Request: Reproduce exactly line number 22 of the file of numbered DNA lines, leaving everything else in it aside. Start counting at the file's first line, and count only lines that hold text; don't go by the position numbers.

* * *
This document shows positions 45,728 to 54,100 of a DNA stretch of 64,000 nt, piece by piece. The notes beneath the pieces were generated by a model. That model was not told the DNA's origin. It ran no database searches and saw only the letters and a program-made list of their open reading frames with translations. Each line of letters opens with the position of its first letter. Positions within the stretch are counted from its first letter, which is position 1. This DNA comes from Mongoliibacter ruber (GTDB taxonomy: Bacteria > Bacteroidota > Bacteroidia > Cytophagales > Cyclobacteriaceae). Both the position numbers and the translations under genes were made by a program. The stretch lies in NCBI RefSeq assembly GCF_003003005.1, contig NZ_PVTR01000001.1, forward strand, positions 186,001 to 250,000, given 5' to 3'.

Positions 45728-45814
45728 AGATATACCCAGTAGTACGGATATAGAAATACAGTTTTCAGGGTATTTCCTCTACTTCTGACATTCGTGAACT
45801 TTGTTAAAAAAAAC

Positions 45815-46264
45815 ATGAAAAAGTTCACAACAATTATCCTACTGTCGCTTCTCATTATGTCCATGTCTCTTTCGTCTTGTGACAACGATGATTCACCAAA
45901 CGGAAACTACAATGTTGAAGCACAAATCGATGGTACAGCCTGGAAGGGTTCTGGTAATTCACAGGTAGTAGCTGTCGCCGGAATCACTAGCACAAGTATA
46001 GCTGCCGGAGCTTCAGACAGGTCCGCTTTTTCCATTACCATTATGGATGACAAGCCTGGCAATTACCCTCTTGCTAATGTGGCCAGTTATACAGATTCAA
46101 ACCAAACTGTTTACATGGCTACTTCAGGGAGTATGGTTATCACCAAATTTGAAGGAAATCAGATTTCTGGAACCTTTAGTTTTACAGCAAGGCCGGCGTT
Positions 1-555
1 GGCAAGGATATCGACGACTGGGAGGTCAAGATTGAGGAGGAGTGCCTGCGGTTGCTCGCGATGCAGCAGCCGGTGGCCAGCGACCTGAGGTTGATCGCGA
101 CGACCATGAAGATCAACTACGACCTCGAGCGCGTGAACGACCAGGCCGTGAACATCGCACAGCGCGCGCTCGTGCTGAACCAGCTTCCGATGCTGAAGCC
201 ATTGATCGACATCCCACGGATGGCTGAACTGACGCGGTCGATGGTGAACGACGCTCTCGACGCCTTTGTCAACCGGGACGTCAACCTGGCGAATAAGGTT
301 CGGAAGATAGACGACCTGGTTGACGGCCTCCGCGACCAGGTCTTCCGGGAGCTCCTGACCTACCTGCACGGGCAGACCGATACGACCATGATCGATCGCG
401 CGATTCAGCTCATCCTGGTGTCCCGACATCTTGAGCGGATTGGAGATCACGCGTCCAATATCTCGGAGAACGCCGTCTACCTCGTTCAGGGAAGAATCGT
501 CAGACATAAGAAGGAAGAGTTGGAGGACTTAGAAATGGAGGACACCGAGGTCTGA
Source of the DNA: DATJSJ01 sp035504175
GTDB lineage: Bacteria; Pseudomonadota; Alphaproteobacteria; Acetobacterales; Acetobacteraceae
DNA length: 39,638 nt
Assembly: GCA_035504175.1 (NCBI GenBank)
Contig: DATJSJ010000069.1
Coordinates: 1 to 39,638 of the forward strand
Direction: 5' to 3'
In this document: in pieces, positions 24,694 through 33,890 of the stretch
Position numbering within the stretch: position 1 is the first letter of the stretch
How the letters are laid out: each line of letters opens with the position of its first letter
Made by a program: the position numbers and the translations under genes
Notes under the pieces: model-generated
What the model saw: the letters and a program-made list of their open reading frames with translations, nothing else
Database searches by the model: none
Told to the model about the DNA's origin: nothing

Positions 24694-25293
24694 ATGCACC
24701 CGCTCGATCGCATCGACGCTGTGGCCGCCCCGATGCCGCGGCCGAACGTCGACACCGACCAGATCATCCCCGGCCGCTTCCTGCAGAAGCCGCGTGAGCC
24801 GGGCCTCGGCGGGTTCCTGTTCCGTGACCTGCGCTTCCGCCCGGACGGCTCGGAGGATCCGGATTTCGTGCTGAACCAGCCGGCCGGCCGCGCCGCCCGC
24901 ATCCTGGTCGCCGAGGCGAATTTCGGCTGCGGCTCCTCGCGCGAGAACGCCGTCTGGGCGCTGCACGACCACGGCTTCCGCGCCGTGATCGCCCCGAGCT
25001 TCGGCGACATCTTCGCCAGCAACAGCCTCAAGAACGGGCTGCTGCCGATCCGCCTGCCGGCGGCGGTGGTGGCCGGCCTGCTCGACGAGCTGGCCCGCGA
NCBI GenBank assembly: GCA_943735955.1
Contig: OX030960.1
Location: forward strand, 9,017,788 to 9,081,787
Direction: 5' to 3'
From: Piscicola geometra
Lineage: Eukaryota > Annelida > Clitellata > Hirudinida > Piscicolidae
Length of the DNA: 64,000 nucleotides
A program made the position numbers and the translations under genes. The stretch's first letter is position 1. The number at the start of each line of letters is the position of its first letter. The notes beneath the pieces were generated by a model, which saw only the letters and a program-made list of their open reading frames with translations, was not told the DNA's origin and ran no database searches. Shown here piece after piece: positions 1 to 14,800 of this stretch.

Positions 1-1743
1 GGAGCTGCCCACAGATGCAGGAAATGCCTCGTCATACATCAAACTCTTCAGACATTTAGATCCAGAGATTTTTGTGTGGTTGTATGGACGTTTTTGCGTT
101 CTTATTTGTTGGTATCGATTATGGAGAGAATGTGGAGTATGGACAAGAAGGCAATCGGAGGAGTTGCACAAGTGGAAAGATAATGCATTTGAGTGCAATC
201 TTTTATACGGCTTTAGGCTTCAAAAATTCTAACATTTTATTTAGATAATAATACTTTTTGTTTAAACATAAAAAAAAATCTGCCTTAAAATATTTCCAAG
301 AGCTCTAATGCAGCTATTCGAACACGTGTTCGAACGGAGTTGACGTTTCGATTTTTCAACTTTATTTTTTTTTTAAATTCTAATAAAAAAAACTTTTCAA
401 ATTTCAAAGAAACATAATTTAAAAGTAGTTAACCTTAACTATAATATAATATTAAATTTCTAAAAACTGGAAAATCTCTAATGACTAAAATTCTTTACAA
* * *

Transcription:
Coordinates: 1 to 39,638 of the forward strand